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Sony's Google TV  (Source: Sony)

The TV packs one big remote control. Soon you will be able to control your TV via your Android smart phone, though, even using voice commands.  (Source: Sony)

For those who don't want to buy a new TV, Sony is also offering a Google TV Blu-Ray player, giving customers one more way to ditch the set-top box.  (Source: Sony)
Google aims to take over the emerging TV OS market

Google is increasingly became a leading force as an operating system developer.  Its Android smartphone operating system is growing faster than any other smartphone operating system, and its Chrome operating system for tablets and netbooks will soon debut as well.

But Google's latest OS entry comes in a market you might not expect -- television.  On Tuesday, Sony introduced the first television hardware on the market to be powered by Google's new Google TV OS.

The new Google TV-enabled HDTV flat-screens from Sony come in 24-inch ($600 USD); 32-inch ($800); 40-inch ($1,000); and 46-inch ($1,400) varieties.  They will be sold through sonystyle.com and at retailers like Best Buy.  Best Buy will have the new TVs stocked by Sunday.

The new Sony TV marks a departure from "dumb" televisions that had to be attached to set-top boxes from companies like Apple, Logitech, Roku and Boxee, in order to provide additional functionality.  With Google designing the operating system, Sony was free to focus on adding enough hardware to support it -- a manageable task.

Sony packed an Intel Atom-based CE4100 consumer electronics system-on-chip (SoC) into the television to provide it sufficient processing power.  The TV's video hardware is capable of providing a dual-view mode, with two simultaneous high-definition feeds.  You can connect the television to the internet by ethernet cable or by Wi-Fi

The operating system, Google TV, is actually a variant of Android and shares much of its source code.  As Android is built on a Linux kernel, this marks yet another example of how Google is quietly growing Linux's market share (Linus Torvalds must be somewhere silently cheering).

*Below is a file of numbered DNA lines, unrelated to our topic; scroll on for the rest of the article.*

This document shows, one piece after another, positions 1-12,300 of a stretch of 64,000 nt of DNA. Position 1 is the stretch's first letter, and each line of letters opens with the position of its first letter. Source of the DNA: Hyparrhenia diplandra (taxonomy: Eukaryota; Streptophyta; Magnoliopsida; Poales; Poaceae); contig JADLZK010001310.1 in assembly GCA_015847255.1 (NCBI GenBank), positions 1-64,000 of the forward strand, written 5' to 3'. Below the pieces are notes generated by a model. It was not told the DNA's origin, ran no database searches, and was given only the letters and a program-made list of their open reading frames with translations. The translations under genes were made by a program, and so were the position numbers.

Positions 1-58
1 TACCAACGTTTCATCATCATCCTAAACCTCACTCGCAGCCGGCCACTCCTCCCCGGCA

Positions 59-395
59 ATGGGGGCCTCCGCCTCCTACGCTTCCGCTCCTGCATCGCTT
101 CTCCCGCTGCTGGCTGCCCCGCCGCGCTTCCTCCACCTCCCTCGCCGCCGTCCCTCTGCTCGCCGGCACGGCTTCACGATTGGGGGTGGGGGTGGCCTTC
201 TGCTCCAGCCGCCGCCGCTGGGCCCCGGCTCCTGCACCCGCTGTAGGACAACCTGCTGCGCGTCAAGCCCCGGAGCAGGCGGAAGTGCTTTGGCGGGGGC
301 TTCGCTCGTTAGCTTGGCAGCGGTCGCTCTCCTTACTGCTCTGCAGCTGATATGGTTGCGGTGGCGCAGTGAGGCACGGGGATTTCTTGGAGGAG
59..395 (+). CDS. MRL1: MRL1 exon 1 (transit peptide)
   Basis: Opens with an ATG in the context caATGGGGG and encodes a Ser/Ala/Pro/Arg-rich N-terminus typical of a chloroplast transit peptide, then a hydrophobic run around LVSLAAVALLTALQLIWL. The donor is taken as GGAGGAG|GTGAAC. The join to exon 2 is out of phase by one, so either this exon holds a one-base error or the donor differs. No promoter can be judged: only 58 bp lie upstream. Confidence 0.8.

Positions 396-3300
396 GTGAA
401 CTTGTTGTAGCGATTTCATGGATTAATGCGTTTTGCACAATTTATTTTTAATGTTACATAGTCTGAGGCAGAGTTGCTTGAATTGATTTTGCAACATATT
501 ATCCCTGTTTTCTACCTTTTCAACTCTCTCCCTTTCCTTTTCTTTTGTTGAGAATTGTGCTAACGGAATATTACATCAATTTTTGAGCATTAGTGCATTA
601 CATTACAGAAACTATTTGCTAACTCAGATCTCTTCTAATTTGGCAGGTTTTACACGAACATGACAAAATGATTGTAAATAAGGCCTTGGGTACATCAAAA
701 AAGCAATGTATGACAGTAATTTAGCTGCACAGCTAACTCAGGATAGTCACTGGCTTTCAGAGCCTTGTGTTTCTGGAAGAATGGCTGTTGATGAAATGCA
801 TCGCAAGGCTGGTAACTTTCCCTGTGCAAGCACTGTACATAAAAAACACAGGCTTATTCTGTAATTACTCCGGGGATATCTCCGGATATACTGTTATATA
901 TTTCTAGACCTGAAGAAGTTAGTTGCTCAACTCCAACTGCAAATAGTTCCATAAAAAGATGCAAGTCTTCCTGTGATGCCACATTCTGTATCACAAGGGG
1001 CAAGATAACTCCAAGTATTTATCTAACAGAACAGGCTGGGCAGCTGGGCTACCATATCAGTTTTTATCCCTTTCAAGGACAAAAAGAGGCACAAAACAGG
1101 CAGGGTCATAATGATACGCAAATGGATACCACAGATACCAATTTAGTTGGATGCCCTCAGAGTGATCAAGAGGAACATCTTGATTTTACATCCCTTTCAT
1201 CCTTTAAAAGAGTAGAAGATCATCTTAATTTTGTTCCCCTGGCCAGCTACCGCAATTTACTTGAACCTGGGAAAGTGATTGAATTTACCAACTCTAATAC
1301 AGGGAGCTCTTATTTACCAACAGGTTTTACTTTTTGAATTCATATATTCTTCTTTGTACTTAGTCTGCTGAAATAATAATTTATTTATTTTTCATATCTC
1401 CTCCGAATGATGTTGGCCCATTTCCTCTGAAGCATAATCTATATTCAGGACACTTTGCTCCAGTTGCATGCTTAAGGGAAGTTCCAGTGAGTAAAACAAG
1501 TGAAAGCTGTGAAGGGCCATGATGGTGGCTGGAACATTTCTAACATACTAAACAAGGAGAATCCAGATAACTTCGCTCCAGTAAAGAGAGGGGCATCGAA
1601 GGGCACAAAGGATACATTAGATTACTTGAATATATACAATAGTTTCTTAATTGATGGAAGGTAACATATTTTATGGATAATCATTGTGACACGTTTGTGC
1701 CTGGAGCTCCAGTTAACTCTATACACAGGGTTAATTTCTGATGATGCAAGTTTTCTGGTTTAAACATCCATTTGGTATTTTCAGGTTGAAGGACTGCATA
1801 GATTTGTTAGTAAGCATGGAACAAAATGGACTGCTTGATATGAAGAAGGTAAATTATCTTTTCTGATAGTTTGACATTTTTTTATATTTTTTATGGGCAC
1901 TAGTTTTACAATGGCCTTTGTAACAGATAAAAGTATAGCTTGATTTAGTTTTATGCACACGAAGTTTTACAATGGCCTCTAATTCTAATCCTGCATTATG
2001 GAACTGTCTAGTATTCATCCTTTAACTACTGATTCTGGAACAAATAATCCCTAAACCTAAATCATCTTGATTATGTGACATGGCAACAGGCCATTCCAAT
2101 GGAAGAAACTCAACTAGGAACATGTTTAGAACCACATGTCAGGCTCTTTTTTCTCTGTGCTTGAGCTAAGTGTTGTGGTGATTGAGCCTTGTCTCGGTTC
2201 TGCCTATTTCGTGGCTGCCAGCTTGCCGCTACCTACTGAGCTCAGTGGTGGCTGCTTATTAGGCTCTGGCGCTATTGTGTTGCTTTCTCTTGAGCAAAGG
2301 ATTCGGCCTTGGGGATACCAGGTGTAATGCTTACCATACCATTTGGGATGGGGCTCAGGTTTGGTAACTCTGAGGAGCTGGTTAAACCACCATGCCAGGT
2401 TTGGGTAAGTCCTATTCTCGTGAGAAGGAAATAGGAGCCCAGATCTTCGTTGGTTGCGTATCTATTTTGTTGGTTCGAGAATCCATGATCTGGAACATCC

The OS is streamlined to provide easy web browsing, with a focus on common activities like reading the news, posting to Twitter/Facebook, and running searches.  Much like Microsoft did with Bing for its upcoming Windows Phone 7, Google has fine-tuned a version of its search engine that's more friendly for TV uses, with a propensity to display TV show schedules prominently in the results.  As with any browser, users can bookmark their favorite content for a speedy return at a later date.

One of Google's closest competitors, the new $99 Apple TV, has a lot to worry about from Google's new OS.  It is capable of playing 1080p video, while the Apple box can only muster 720p.  And while Apple has banned apps from its set-top (for now), Google has embraced them, with the new TVs soon being able to fully access the Android market (Sony's page says this feature is "Coming in 2011").  The Sony TVs come preloaded with CNBC, Napster, NBA, Netflix, Pandora, Twitter, and YouTube apps.

The TV will soon have a plethora of control options.  Current users must utilize a bulky six-inch remote that packs an optical mouse pointer, a mini keyboard, a home button, and more.  Soon, though, Google will be releasing an app that will allow Android phone owners to use touch and voice controls on their phone to navigate through their television's menus.

But Google isn't abandoning those with "dumb" TVs who are loathe to upgrade to a new set like the slick Sony HDTVs.  Accompanying the HDTV launch is a new $400 USD Blu-Ray player from Sony that come with Google TV installed inside.  This unit comes with the same kind of advantages as its television brethren -- eliminating the superfluous set-top box, offering full 1080p, and offering access to useful apps.

Surveying the Google TV launch, one can't help but get the notion that Google is plotting the demise of the traditional personal computer.  After all, much like Apple, it is luring customers away from their desktops and is getting them to increasingly devote their computing time to their smart phones and tablets.  And now it's doing the same thing with televisions.  Given the success of Android, it seems that makers of traditional PC hardware and software should be very concerned.



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RE: May be...
By JasonMick (blog) on 10/13/2010 9:38:34 AM , Rating: 1
You don't need a set-top box with this system... that's the whole idea...

Why release an individual set-top box, when you can incorporate all its functionality into a Blu-Ray player or inside the TV itself?